Veteran left-wing politician George Galloway has announced he will bid to unseat Labour deputy leader Tom Watson at the next general election.
Mr Galloway is planning to stand as a pro-Brexit, pro-Jeremy Corbyn independent candidate against Mr Watson in his West Bromwich East constituency.
The 64-year-old former Labour member said he is planning to hold a campaign launch event in the Black Country “within 10 days”.
He claimed Mr Watson had tried to “wreck” Brexit and had been the “driving force” behind Labour’s break with a 2017 party manifesto pledge to honour the referendum result to leave.
Responding, Mr Watson said Mr Galloway had “caused more reputational damage” to Labour than almost any other politician, and called the announcement of the electoral contest “nonsense”.
The incumbent senior Labour party figure has held the seat since 2001, and had a majority at the 2017 election of 7,713.
A crowd-funding website to raise £25,000 towards Mr Galloway’s campaign has raised more than £5,000 in 24 hours.
Speaking to PA Media, Mr Galloway said: “The whole thing has really taken off.
“This is the most popular thing I have ever done and I have been in politics 50 years – it has gone like wildfire.”
He said: “Tom Watson has spent the last years trying to wreck any possibility of a pro-Brexit Labour government.
“More importantly, he’s spent the last three years trying to wreck Brexit, even though 68% of his own constituents voted in favour of leaving.”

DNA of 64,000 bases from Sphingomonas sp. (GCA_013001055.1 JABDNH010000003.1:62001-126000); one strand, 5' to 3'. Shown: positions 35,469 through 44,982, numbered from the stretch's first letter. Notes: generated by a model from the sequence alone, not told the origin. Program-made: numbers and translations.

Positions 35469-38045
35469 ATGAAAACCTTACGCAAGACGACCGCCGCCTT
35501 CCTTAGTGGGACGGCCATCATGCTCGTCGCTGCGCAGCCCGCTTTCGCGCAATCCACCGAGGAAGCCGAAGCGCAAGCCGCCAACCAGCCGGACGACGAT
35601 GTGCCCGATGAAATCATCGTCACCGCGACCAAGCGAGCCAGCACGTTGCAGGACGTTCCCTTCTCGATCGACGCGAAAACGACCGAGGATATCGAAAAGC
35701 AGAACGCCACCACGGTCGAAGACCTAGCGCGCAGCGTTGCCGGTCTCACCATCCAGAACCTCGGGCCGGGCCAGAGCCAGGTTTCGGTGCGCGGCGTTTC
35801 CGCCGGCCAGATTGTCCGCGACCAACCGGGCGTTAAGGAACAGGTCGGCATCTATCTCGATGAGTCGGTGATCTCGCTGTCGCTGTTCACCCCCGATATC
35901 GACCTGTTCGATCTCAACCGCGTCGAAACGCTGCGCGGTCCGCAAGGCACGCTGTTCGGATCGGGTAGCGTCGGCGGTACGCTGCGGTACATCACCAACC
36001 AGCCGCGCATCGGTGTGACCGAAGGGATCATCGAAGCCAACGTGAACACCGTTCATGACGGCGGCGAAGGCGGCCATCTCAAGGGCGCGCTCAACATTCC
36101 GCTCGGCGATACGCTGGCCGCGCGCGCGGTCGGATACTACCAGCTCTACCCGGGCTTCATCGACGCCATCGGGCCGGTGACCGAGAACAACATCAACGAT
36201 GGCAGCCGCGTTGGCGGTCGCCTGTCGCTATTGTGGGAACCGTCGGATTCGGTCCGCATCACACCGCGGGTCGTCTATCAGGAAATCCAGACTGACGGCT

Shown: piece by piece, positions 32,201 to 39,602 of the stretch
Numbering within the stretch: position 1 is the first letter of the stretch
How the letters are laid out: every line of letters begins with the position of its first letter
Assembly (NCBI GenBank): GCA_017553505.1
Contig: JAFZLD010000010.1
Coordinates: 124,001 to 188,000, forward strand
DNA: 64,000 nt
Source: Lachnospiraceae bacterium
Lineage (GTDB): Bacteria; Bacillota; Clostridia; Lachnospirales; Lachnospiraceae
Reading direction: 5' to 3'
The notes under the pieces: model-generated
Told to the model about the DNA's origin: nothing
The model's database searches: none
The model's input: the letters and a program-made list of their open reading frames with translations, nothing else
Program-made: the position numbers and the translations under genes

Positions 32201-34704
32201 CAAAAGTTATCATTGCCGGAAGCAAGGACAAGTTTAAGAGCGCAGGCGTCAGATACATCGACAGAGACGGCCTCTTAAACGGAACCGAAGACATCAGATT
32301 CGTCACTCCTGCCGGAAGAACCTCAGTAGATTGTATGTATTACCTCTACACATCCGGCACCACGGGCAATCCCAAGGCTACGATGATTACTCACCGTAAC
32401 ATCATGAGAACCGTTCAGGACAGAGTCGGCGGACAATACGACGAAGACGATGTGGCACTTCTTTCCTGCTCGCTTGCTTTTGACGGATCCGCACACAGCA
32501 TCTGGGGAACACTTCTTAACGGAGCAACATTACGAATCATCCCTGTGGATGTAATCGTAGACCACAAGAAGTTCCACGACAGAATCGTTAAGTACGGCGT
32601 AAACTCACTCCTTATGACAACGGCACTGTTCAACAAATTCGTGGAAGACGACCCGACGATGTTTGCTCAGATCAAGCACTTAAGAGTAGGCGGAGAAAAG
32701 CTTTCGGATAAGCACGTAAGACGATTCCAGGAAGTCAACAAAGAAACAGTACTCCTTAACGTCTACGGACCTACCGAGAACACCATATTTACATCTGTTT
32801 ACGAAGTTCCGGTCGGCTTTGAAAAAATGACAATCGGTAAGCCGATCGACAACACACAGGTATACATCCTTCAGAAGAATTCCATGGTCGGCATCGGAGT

He added: “I believe he has betrayed Brexit and betrayed the people who need a Labour government.
“He has been the driving force fighting the British electorate’s decision in 2016 (to leave the EU) and in breaking the Labour manifesto pledge in 2017 to respect the referendum result.”
Mr Galloway said he “used to be friendly” with Mr Watson, adding “I have the texts to prove it”.
He linked his prospective candidacy announcement to a critical letter written by Mr Watson to Labour National Executive Committee (NEC) general secretary Jennie Formby, over the bitter anti-Semitism row which has engulfed the party.
Mr Watson has written to Ms Formby calling for the party to publish its submission to a watchdog investigating anti-Semitism claims and raising allegations that she had deleted emails relating to cases.
The NEC general secretary has denied Mr Watson’s accusations.
The letter came in the wake of a damning BBC Panorama documentary about Labour’s handling of anti-Semitism claims.
Labour has denied the allegations and written a complaint to the BBC.
But Mr Galloway said that what he termed as Mr Watson’s “criticism of Jennie Formby” had been “the straw that broke the camel’s back”.
He added: “Attacking a woman with breast cancer in the middle of chemotherapy in completely misleading terms, went well beyond the pale.”
Dundee-born Mr Galloway said he would not be moving to the Black Country constituency “unless and until” he was elected, to avoid disrupting his children’s schooling.
“I have decades of involvement with the politics, society and culture in the Black Country and Birmingham area,” he added.
Mr Watson said: “George Galloway has caused more reputational damage to Labour than almost any other politician.
“Now he says he will stand against me to achieve a Corbyn government. I am certain the good people of West Bromwich East will see this nonsense for what it is.”
Mr Galloway was a Labour MP from 1987 until 2003, when he was expelled after the party found him guilty of bringing the party into disrepute.
At the time, he claimed to have been the victim of “a politically-motivated kangaroo court”.
He was last an MP with political party Respect, becoming MP for Bethnal Green and Bow in 2005 and later representing the Bradford West constituency following a 2012 by-election before losing the seat three years later.
Mr Galloway was sacked last month from his TalkRadio show for making allegedly anti-Semitic comments online.
He celebrated the defeat of Tottenham to Liverpool in the Champions League final saying it meant there would be “No #Israel flags on the Cup”.